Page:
SuDS are becoming more important in dealing with water falling on urban areas, given increasing urbanisation and climate change.
They are replacing traditional methods which rely on underground piped systems to remove water from an urban area.
SuDS aim to re-create the natural drainage of the site before it was developed. Trapping rainfall and surface water, this then evaporates or soaks into the ground close to where it fell.
This way less of the water that falls on hard surfaces will directly travel to the watercourse, water which does is done so at a more natural rate.
SuDS features that are used in urban developments include:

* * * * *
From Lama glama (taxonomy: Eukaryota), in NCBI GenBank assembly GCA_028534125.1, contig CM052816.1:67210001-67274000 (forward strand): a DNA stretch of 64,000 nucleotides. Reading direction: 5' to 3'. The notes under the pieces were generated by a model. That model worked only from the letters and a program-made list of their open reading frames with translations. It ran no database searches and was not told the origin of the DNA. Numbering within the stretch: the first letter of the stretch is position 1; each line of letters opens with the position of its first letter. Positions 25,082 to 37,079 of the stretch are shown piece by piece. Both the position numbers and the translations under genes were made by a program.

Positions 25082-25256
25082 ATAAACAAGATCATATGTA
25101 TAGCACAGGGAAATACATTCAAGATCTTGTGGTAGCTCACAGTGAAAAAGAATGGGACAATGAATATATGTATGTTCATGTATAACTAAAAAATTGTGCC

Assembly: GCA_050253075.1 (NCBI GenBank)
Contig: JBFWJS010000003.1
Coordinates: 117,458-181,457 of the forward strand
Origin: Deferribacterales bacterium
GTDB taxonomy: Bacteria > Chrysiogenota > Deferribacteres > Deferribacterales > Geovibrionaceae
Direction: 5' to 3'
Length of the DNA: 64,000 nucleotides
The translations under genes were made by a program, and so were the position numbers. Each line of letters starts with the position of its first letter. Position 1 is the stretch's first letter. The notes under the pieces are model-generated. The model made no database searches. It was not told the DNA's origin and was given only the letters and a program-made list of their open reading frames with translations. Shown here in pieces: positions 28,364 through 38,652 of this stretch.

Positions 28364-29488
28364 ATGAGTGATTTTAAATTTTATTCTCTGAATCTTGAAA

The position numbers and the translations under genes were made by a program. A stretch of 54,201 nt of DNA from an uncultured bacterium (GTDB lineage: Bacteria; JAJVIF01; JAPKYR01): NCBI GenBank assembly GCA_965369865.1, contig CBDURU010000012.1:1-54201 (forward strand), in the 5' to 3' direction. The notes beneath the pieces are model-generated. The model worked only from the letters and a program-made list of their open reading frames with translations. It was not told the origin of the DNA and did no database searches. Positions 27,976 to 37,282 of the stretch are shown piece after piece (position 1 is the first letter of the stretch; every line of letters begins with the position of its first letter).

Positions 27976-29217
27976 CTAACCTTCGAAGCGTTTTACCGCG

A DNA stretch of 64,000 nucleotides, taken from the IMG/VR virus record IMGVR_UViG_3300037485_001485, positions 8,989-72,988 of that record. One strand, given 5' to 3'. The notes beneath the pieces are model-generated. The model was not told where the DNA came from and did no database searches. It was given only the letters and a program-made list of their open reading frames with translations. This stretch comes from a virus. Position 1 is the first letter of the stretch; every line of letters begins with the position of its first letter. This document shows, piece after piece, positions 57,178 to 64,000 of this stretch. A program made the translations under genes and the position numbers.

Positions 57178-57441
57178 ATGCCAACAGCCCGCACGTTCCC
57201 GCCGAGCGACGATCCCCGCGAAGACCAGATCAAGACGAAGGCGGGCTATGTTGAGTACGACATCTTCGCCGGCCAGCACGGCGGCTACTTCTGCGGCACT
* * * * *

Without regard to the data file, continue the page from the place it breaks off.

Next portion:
- retention and infiltration basins
- swales and filter strips
- filter drains
- attenuation ponds and wetlands
- permeable paving
These methods are often used together, and it is rare for any two sites have the same SuDS strategy.
Each site will have its own SuDS strategy designed based on its geography (slope, geology, infiltration capacity).
A good sustainable drainage system will make flooding from watercourses due to runoff from towns and cities less likely. It will also take the pressure off of existing surface water and combined sewers.
SuDS can provide better open spaces in new urban developments, allowing for better biodiversity. They are also pollution filters, meaning that fewer pollutants washed off roads will reach watercourses.
Our role in SuDS development
As the SuDS Approval Body, we approve, adopt and maintain all new SuDS serving more than one property within the county.